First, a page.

Apple's just-announced iCloud service will do more than please the Apple faithful -- it could also spell trouble for Windows 8 and Microsoft's Windows-everywhere strategy, which is underpinned by the cloud.
iCloud will replace Apple's less-than-stellar predecessor, MobileMe, and will debut on October 12. Anyone with an Apple ID will be able to have all their data automatically backed up to the cloud, including documents, photos, settings, movies, and text messages. They'll then have access to all of that on up to 10 Apple devices, including iPhones, iPads, Macs, and any new iWhatevers Apple dreams up. That's all free for up to 5 GB of data. For $25 a year, you get access to your iTunes collection via the cloud, even to music you haven't paid for via iTunes.
What does this have to do with Windows 8? Plenty. A similar cloud service is at the core of Microsoft's strategy for Windows 8, both for PCs and tablets, as well as Windows Phone 7. But in Microsoft's case, that cloud is only a promise. It wasn't working yet in the Windows 8 Developer Preview; you could only back up settings to the cloud, and not documents. And nowhere has there been a mention of a cloud-based music service like iCloud will have.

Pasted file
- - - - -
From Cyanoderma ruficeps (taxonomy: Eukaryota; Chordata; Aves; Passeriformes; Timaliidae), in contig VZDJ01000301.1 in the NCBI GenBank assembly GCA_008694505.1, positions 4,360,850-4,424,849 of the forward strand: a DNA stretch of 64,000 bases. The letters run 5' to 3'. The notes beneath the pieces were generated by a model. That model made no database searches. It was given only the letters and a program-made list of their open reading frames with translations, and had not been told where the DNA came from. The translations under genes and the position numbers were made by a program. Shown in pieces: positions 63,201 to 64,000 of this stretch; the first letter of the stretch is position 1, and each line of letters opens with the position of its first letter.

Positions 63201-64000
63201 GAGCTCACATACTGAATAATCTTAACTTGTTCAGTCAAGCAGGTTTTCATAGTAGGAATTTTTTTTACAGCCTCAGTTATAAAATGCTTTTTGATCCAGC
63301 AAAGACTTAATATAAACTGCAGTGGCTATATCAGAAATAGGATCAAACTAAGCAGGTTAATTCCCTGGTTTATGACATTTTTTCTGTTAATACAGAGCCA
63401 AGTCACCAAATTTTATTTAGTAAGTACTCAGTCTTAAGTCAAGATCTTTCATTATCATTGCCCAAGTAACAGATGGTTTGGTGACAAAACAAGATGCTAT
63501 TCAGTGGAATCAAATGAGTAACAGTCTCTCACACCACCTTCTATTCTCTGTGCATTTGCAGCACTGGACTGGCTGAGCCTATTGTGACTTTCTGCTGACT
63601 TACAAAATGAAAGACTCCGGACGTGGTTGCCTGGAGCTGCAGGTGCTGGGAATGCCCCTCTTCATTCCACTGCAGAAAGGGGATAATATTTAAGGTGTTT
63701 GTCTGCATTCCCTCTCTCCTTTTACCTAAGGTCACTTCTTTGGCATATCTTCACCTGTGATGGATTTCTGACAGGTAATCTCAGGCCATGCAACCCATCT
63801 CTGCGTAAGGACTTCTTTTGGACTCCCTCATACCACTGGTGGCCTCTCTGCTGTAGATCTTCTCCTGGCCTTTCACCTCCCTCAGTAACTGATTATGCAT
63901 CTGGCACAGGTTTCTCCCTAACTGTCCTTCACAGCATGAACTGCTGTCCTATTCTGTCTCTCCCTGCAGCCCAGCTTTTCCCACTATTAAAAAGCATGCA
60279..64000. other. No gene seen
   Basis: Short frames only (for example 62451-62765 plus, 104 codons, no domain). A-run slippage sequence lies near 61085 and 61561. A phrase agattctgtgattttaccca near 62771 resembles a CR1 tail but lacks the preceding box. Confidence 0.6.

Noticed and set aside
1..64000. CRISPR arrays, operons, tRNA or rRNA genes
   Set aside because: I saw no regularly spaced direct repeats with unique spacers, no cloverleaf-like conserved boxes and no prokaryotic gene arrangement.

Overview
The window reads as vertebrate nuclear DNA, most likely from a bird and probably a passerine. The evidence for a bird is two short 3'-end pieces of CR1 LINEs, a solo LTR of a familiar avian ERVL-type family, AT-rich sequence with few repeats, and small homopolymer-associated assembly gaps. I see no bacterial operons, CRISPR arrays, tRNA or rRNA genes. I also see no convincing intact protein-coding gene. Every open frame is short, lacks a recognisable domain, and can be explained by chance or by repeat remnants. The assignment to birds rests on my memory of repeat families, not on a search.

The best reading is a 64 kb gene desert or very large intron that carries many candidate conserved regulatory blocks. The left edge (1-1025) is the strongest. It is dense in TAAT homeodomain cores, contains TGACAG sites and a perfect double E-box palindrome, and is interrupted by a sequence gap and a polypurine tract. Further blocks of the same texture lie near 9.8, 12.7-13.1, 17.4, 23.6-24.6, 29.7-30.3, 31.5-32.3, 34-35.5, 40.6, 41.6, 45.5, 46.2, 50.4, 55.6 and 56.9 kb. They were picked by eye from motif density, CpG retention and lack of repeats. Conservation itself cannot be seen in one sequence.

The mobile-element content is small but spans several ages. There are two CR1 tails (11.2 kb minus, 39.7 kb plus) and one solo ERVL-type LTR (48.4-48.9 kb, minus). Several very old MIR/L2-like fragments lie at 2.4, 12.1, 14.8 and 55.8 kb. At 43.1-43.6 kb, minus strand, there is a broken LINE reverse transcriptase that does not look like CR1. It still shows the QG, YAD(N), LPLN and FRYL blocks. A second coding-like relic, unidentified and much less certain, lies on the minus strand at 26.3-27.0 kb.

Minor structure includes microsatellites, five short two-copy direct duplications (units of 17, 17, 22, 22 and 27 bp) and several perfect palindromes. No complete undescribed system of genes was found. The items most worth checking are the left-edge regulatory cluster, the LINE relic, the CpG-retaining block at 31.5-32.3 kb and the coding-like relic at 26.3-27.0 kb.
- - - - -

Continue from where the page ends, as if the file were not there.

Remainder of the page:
So well before Windows 8 is released, Apple will have a robust cloud service that is at least as capable, and possibly more capable, than the one that Microsoft will release with Windows 8. That means that the cloud will not be a big Windows 8 differentiator.
This doesn't mean that Macs will outsell Windows 8 machines; far from it. But it may make Apple even a more formidable competitor for desktops and laptops than it is now.
This story, "Apple's iCloud May Mean Stormy Weather for Windows 8" was originally published by Computerworld.